Posted by: Harsha • Apr 8th, 2009
Who Am I?
The practice of advanced yoga methods and pranayama with discipline along with meditation on the Chakras (Energy Centers in the body) leads to various mental and spiritual experiences. Sri Ramana’s teaching, however, views such yogic and meditative practices as preliminary to the real quest into the investigation of the nature of the “I”.
Visions of angels, deities, super conscious states, and various types of psychic abilities do manifest on the spiritual path. But fascinating as such things are to the human mind, these do not resolve the fundamental question about the nature and mystery of existence.
People say, “I like this”, “I dislike this”, “I am a doctor”, “I am a professor”, “I am a psychic”, “I am a student”, “I am good”, “I am a husband”, “I am a wife”, “I went here”, “I am strong”, “I am weak”, “I am happy”, “I am sad”, etc. The commonality in all we do and how we view our self is this, “I”
The method of Self-Inquiry is to ask oneself “KOHUM”. KOHUM in Sanskrit translated literally means “Who Is Me?” In English, we use the question, “Who Am I?” or Who is this “I” that is a constant reference point for us?
What is this sense of identity that engages in all these activities and has a variety of experiences, perceptions about the world and itself?
Who is the I that sees, dreams or has visions. According to Sri Ramana, without understanding the nature of the I and resolving the mystery of existence, permanent satisfaction and peace are not gained.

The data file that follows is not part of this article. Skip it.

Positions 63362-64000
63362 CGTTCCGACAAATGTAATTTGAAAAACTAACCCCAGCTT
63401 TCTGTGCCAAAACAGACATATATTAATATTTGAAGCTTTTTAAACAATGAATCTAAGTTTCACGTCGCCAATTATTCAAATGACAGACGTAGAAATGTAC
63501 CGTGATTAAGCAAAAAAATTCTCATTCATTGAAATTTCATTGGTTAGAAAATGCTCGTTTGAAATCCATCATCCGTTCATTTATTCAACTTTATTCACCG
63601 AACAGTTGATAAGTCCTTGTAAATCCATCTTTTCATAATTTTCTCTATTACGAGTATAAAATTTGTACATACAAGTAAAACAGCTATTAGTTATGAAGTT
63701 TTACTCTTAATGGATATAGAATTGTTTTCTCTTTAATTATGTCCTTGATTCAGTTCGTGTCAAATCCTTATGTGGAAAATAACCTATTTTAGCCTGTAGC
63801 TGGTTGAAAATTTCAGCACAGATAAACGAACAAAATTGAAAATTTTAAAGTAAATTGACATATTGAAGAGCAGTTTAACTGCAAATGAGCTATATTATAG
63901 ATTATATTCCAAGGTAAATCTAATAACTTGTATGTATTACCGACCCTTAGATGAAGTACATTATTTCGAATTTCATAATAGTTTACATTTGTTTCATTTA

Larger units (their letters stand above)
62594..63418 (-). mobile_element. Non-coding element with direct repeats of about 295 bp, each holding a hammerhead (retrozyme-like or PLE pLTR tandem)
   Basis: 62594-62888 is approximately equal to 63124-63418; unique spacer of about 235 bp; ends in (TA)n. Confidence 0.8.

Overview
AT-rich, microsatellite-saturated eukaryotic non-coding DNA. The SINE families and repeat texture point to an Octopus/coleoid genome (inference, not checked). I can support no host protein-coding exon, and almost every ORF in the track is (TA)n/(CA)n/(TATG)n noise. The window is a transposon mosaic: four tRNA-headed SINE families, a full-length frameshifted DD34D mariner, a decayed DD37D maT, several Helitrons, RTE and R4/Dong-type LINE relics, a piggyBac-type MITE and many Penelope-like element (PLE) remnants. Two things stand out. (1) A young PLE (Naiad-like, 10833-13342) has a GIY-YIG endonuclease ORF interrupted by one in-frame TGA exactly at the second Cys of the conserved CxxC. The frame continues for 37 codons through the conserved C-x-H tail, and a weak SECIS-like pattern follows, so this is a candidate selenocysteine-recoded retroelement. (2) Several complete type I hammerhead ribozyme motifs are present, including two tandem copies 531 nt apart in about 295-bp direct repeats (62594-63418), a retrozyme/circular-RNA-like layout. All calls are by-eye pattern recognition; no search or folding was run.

It is for this reason that great sages say that one should aspire for Self-Knowledge above all else.
Everything, absolutely without exception, is transient. One is born, one grows old, one has many experiences in the world, and then one dies.
Things have a beginning and then an inevitable end. All physical and mental abilities and powers eventually fade. Psychic abilities and every kind of experience, supernatural or otherwise meets the same fate. It ends.
What remains always present is simply the sense of existence, this sense of I. The method of self-inquiry involves a focus on this I, an awareness of this awareness, until the quality of self-awareness is known as the inner essence of our existence. The words cannot fully capture this approach. It is understood only with effort and practice.
Therefore, the aspirant should with confidence maintain the inner gaze focusing the “I” on “I”. Remaining in stillness with awareness aware of itself is the practice. Remaining with the sense of “I AM” is the practice.
It is this practice which is known as the direct path. It leads to the “I” merging into its Source. Immediately, it is seen that the Source is the Self, that the ancients called Sat-Chit-Ananda. There are no words to describe it fully. It knows nothing else other than It Self, there being nothing else to know.
It is only this that the sages have referred to as the Supreme and the Absolute Beauty, the Core of Being that is Reality itself which sits in the heart of all beings as their support. It is Knowledge, Existence, Bliss as one whole which animates existence and gives light and life to the mind.